One day in December 1919, the twenty-year-old Jorge Luis Borges, during a short stay in Seville, wrote a letter, in French, to his friend Maurice Abramowicz in Geneva, in which, almost in passing, he confessed to Abramowicz contradictory feelings about his literary vocation: “Sometimes I think that it’s idiotic to have the ambition of being a more or less mediocre maker of phrases. But that is my destiny.”
As Borges was well aware even then, the history of literature is the history of this paradox. On the one hand, the deeply rooted intuition writers have that the world exists, in Mallarmé’s much-abused phrase, to result in a beautiful book (or, as Borges would have it, even a mediocre book), and, on the other hand, to know that the muse governing the enterprise is, as Mallarmé called her, the Muse of Impotence (or, to use a freer translation, the Muse of Impossibility). Mallarmé added later that all who have ever written anything, even those we call geniuses, have attempted this ultimate Book, the Book with a capital B. And all have failed.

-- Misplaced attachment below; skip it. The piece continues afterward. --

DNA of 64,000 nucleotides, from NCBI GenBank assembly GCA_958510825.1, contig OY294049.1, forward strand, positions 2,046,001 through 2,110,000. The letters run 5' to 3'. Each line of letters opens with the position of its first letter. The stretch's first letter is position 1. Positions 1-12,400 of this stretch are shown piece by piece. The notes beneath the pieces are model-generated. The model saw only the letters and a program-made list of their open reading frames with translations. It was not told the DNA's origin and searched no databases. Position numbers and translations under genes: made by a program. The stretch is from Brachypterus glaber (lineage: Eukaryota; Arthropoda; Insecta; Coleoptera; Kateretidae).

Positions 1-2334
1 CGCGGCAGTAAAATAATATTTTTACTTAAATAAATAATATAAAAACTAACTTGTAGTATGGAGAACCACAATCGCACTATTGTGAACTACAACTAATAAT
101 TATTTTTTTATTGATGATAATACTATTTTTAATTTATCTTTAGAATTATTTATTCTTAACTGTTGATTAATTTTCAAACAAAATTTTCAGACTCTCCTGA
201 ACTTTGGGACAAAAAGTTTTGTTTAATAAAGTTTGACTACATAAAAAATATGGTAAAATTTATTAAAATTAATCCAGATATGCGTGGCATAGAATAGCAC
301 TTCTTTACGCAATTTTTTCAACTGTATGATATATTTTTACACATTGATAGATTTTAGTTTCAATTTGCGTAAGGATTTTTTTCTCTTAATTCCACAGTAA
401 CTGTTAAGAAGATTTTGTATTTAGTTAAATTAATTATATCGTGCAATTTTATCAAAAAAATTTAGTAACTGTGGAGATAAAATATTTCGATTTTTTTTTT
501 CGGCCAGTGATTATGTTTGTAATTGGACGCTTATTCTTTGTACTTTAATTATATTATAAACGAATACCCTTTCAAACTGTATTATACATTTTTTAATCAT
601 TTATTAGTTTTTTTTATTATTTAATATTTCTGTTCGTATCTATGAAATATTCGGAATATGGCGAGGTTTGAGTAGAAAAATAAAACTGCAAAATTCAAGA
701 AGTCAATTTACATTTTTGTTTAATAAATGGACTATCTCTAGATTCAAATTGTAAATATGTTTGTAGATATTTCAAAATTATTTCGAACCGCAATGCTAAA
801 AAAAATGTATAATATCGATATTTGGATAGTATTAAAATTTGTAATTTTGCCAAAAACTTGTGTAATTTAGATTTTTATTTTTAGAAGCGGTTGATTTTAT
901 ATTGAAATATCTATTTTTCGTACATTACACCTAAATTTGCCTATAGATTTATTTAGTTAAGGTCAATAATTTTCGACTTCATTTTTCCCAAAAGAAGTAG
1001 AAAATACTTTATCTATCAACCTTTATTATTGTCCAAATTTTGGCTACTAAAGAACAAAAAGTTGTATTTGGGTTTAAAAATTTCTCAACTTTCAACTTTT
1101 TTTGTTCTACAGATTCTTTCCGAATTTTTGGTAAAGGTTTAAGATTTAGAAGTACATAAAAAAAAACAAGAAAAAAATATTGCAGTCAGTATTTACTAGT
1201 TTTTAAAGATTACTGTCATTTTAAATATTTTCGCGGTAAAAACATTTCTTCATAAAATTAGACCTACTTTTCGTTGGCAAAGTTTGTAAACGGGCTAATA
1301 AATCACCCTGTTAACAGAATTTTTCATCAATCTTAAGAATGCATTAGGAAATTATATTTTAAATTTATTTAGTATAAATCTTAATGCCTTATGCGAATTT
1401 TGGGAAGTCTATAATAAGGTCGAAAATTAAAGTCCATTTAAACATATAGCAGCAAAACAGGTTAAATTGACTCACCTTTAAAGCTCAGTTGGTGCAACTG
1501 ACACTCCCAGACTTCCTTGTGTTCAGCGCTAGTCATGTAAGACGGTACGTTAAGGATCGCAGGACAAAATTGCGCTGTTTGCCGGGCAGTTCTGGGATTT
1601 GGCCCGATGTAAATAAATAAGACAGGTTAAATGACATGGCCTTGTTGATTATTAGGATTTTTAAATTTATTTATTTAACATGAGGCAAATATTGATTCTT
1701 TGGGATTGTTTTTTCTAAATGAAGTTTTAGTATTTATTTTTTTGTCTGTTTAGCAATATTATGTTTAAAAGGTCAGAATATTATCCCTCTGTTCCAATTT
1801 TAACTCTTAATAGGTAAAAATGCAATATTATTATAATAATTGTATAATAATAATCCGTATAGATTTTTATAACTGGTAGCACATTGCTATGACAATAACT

This double intuition stems from literature itself. Somewhere, during the time of our first readings, there is a moment in which we discover that, from the ink-stains on a page, a world emerges fully-fledged and magically real. This is a transformative experience, after which our relationship to the tangible, quotidian world is no longer the same. After having witnessed the creative capabilities of language that allow words not merely to communicate or label but to bring to life what they label and communicate—that is to say, after we have become readers—there can no longer be for us an innocent perception of the world.